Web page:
Lock release procedure 408 is also connected to lock table manager 414 and to wait queue manager 416.
FIG. 7 shows the method steps by which DBMS 114 processes one particular transaction. It can process several transactions in parallel, all of which go through the same steps as the ones shown in FIG. 7. Step 750 is an initialization step. While the method for mixed-mode concurrency control does not require any particular initialization, a transaction may go through certain preparatory steps prior to database access.
In step 752, DBMS 114 processes the transaction's lock request. In this step the transaction is assigned locks on all the objects to which the transaction requires access. The locks are characterized, as shown in lock table 418 of FIG. 6, by object identifier, lock type, and transaction type. The detail of this step is described below in conjunction with FIG. 7. DBMS 114 enters locks made by both pessimistic and optimistic transactions into lock table 418. However, it only checks for conflict locks when processing pessimistic transactions. Therefore, DBMS 114 only places pessimistic transactions into a wait state in conflict situations.
After DBMS 114 has assigned all the locks the transaction requires, it proceeds to step 754 which is to carry out the computational and data manipulation portions of the transaction. After having completed the computations and data manipulations of step 754, DBMS 114 makes a determination of whether the transaction has finished or whether it needs to access additional objects, step 755. In the latter case, steps 752 and 754 are repeated.
Finally, DBMS 114 commits the transaction results. Which is indicated by block 756. The details of transaction commit is discussed in further detail in conjunction with FIG. 10.
For the tasks of updating and retreiving information from lock table 418 and wait queue 420, as required in the processing of a transaction, DBMS 114 relies upon lock table manager 414 and wait queue manager 416. Lock table manager 414 adds and deletes entries from lock table 418. It also can answer queries about entries in lock table 418. Similarly, wait queue manager 416 adds and deletes entries from wait queue 420, and answers queries about the contents of wait queue 420.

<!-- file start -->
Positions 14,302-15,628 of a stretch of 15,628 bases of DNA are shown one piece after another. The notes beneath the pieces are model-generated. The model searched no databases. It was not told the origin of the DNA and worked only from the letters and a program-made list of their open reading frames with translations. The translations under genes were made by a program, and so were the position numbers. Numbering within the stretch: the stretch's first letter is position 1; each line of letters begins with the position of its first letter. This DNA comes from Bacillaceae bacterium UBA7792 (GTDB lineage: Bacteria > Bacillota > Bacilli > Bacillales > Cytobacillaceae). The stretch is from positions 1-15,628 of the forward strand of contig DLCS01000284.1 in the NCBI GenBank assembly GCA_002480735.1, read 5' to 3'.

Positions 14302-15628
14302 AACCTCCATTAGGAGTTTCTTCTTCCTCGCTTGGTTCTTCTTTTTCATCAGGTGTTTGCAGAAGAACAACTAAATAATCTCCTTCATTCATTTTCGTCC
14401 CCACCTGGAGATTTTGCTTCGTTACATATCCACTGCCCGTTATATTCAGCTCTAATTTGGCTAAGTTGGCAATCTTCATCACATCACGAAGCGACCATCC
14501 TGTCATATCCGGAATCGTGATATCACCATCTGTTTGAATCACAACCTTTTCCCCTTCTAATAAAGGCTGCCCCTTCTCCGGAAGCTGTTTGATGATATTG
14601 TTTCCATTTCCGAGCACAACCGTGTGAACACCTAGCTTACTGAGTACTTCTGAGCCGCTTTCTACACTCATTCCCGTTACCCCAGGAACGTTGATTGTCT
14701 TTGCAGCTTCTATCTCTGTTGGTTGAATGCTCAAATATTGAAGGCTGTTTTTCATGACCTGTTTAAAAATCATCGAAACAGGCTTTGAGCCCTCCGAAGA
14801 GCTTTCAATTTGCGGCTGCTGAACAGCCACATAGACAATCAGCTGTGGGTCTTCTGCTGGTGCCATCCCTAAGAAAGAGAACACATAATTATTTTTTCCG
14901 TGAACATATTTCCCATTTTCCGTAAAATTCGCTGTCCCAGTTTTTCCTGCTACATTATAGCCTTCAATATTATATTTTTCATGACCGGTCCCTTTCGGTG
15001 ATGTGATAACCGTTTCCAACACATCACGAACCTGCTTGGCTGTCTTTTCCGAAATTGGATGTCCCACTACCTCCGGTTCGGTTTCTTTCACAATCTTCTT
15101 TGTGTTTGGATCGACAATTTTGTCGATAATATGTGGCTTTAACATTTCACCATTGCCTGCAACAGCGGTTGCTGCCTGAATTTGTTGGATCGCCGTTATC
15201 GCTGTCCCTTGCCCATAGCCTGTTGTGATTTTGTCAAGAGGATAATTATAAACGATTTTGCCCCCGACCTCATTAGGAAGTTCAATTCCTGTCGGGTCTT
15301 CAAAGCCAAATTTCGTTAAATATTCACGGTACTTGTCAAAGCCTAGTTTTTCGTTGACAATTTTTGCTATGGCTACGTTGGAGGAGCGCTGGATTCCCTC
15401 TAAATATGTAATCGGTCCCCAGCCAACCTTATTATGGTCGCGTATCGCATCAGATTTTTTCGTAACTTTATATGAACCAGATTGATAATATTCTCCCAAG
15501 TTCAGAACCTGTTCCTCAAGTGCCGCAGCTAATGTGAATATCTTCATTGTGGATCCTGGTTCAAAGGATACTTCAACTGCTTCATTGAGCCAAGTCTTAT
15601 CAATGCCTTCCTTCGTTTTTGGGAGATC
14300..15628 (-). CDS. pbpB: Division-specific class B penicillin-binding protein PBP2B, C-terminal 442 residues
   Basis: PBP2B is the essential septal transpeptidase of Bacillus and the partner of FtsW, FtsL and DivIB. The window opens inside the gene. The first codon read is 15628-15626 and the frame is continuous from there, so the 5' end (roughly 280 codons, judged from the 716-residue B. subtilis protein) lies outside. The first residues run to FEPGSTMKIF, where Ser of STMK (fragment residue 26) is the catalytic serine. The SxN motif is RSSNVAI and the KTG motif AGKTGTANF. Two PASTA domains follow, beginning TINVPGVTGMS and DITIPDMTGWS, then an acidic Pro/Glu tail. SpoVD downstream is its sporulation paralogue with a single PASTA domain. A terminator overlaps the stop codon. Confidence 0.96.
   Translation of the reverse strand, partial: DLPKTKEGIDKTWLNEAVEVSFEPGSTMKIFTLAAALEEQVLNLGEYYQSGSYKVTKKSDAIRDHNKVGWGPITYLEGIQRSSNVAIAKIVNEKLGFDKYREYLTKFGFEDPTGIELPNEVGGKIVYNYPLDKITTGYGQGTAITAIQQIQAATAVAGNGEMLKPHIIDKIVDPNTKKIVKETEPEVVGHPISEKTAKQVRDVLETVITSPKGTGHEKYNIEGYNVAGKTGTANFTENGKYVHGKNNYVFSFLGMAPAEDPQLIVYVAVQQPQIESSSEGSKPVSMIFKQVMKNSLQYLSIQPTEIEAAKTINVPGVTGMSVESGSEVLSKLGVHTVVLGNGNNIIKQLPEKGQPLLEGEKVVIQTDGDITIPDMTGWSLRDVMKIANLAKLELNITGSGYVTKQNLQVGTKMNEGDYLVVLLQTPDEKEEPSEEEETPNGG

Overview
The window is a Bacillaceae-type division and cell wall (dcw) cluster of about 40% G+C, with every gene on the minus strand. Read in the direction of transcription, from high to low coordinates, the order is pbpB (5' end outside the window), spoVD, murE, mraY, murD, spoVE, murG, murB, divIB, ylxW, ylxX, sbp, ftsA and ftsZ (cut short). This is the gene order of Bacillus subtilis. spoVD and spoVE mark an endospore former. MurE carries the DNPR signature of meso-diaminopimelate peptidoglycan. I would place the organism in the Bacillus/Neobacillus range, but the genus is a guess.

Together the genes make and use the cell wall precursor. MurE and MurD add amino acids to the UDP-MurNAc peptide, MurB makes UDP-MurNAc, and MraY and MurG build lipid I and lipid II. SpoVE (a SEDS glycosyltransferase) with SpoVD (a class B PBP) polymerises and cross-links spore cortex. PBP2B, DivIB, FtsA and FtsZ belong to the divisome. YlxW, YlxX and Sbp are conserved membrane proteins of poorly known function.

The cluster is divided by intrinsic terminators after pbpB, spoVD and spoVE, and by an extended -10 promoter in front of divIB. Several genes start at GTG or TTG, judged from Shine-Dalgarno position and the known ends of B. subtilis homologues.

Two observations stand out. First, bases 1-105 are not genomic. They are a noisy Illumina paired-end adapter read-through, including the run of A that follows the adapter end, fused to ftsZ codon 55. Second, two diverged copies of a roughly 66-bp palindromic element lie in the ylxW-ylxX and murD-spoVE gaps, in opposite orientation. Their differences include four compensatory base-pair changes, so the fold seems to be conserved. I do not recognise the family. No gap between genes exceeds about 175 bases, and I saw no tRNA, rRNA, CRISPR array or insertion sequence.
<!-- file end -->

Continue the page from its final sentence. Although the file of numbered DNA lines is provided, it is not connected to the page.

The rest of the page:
FIG. 8 shows the procedure by which DBMS 114 processes a transaction's request for a lock on a particular object. The entry point to the procedure is item 700. DBMS 114 progresses to step 702 in which the transaction type is used to determine whether it is necessary to check for conflict locks. If the transaction is an optimistic transaction, DBMS 114 does not need to determine whether a conflict lock exists, but can go directly to step 708. For pessimistic transactions DBMS 114 determines whether a conflict lock exists and whether entering the transaction into wait queue 420 would cause a deadlock, which is indicated by block 716. In particular, DBMS 114, in step 704, determines if any conflict locks exist for the object. DBMS 114 calls upon lock table manager 414 to maintain lock table 418, which for each lock contains a record with an object identifier indicating which object is locked by the lock, the transaction type (optimistic or pessimistic) for the transaction which holds the lock, and the lock type (read or write). To determine if there is a conflict lock, lock table 418 is first searched for all locks on the object. For each such lock, conflict table 424 in FIG. 5 is consulted. The horizontal axis in the table represents the lock held by a transaction, and the vertical axis represents the requested lock. R.O. is read lock for an optimistic transaction, R.P. is a read lock for a pessimistic transaction, W.O. is a write lock for an optimistic transaction, and W.P. is a write lock for a pessimistic transaction. Thus, for example, if an optimistic transaction is requesting a read lock (R.O.) for an object for which a pessimistic transaction is holding a write lock (W.P.) there is no conflict, as is indicated by box 602. On the other hand, as another example, if a pessimistic transaction is requesting a read lock (R.P.) for an object for which an optimistic transaction is holding a write lock (W.O.), there is a conflict, as is indicated in box 604.
If the result of step 704 indicates that there is a conflict lock for a pessimistic transaction, then DBMS 114, in step 712, checks to see whether a deadlock would occur if the transaction is placed into wait queue 420. Lock request procedure 406 calls upon deadlock detector 422 to check for deadlock. If a deadlock would occur, DBMS 114, in step 714, aborts the transaction, following the procedure discussed below in conjunction with FIG. 11. If no deadlock would occur by placing the transaction in wait queue 420, DBMS 114, calling wait queue manager 416, places the transaction therein, as indicated by step 706. The transaction remains in a wait state until the lock is released and the transaction is removed from wait queue 420, as indicated by step 707.